Rapid fall in price signals promise, though hard to capture because they aren’t backed by evidence
Investors must be cheering news of plunging natural gas prices, which fell 6.3% in just one day over the past week.
That was just the latest salvo in a prolonged price war by major US producers. The price slump showed what some analysts are calling the end of the shale gas “supercycle” that put annual profits into a spiraling financial tailspin in 2014 and 2015.
For families struggling to pay sky-high prices for heating fuel, it is also a sign that production costs in the US have finally come down – a partial result of a growing population and improvement in the quality of drilling techniques that make gas easier to extract and more cleanly burn.
The costs to drill for gas have risen sharply since the mid-2000s, as major suppliers pushed as much supply as possible into the market at lower prices. Now, with natural gas prices at levels not seen since 2009, the shale producers are simply not selling enough to their own customers to break even.
Should this trend hold, it might finally mean that big companies won’t take to the markets – or other new ways to finance gas production – at break-even prices. At a price below the cost of production, it might offer hope for consumers.
That last caveat is difficult to take in. Crude oil prices are still at $73 per barrel. Even a 60% decline in natural gas prices would only mean that a family of four spent $100 per month less at the pump – at least if prices continued at the present average.
“It doesn’t translate into much,” said Michael Levi, a senior fellow at the Council on Foreign Relations. But it is nonetheless an indication of companies’ commitment to sustainable profits – even if they don’t yield to the shareholders’ call to pump out as much gas as possible.
“They don’t feel that any loss of revenue, or any profit, is more important to their businesses than the long-term sustainability of their businesses,” Levi said.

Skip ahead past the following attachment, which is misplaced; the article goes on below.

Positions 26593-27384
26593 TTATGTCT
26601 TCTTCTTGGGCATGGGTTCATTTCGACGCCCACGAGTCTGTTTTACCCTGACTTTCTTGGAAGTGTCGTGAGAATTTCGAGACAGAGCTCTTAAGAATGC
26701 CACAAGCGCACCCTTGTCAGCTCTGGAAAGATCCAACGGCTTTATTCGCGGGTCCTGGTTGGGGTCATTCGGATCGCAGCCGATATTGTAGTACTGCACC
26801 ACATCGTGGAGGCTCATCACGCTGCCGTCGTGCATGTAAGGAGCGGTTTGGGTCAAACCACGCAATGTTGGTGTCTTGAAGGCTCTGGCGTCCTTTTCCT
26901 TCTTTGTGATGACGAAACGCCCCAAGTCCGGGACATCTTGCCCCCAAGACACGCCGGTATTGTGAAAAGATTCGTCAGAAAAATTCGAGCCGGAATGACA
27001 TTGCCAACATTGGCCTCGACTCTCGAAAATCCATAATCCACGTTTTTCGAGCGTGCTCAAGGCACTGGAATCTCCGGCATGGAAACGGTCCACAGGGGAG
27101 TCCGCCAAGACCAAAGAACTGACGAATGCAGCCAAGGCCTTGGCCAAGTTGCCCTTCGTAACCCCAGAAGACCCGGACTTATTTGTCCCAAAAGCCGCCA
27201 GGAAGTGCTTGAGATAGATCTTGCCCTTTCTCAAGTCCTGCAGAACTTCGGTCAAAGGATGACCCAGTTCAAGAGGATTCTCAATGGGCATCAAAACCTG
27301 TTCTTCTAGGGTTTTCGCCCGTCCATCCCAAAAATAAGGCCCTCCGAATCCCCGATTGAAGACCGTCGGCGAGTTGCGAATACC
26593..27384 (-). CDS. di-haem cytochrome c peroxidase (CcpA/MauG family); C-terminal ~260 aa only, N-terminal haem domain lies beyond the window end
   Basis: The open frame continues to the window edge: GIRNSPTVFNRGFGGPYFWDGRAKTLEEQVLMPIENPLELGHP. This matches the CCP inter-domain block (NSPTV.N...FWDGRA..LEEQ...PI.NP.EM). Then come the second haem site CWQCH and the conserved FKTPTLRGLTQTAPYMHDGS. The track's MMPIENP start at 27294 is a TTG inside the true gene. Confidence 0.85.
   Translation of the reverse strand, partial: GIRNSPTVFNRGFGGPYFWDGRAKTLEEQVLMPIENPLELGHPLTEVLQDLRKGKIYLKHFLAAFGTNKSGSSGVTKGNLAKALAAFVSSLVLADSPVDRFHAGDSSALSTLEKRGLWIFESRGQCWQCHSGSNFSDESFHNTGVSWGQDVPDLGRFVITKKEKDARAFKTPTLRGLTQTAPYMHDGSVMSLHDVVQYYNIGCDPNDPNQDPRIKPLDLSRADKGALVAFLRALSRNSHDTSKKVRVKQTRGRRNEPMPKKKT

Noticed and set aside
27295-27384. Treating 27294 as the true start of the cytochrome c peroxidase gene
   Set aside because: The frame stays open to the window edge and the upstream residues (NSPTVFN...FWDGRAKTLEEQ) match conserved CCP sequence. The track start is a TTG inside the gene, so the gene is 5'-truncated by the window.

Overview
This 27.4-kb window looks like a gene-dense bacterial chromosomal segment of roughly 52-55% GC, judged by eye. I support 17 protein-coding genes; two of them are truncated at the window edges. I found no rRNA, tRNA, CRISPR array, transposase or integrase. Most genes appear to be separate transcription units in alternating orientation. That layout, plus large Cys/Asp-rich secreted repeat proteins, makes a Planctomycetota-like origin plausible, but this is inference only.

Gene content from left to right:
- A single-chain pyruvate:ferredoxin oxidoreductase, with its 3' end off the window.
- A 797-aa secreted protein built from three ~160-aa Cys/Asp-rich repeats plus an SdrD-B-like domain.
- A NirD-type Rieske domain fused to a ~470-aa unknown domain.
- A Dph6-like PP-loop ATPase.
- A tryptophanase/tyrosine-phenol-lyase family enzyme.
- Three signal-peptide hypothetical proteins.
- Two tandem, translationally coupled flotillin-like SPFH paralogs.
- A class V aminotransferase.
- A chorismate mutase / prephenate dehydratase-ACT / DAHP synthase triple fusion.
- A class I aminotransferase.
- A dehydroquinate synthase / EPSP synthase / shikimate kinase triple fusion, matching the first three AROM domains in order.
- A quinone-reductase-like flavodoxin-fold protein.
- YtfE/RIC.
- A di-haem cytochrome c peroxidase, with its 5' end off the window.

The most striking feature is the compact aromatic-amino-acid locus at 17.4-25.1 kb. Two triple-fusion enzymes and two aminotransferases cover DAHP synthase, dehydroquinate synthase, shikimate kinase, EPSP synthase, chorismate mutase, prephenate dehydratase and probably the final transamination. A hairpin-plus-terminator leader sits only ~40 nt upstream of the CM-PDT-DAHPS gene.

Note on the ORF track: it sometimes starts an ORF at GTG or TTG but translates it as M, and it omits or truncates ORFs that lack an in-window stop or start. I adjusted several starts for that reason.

Investors will also have to find a way to safely dispose of reserves that now fetch a significantly lower price than they once did, said Jeffrey Rubin, founder of hedge fund consultancy Eckhart Group. “This is going to fundamentally change the practice of buying and selling these types of assets,” he said.
So far, the price drop has driven many producers out of business, though some suppliers still thrive in the market.
Gas prices reached an all-time high in the summer of 2015, and soon started to spiral downward. The year saw natural gas producers plunder back-to-back record profits, with Hess reporting that their natural gas production hit records for the third quarter of 2014. EOG Resources, the largest producer in the US, also broke records, particularly in the Marcellus and Utica shale fields in the northeast.
Once peaking at nearly $10 per thousand cubic feet in 2015, prices slid to about $3 over the next couple of years, as producers had to turn more and more of their focus to holding onto the properties they already had. A boom in drilling techniques called hydraulic fracturing (fracking) lowered production costs by making natural gas cleanly burnable, as opposed to dirty coal. Now, according to one estimate by the United States Energy Information Administration, about $5 billion is lost to natural gas production annually as companies scramble to find enough profitable reserves to meet a declining domestic market.
Finally, there was a similar glut in oil production, driven by high prices in the wake of the Arab spring and unrest in Libya and Nigeria, among other places.
As the prices kept falling, investor pressure increased, which made it even more difficult for the shale producers to sustain their operations and continued drilling.
As more shale driller bankruptcies and production cuts trickle in, it might finally show results.
A year ago, Genscape, a firm that monitors supply and demand in the gas market, found that natural gas prices were already dropping below what producers would need to justify drilling. A year later, a Genscape report indicated that gas prices had already fallen to an unsustainable low of about $3.
“If anything is evidence that the fracking folks have gotten themselves into a bit of a mess, it’s how far down they’ve already gone,” Genscape president Patrick DeHaan said.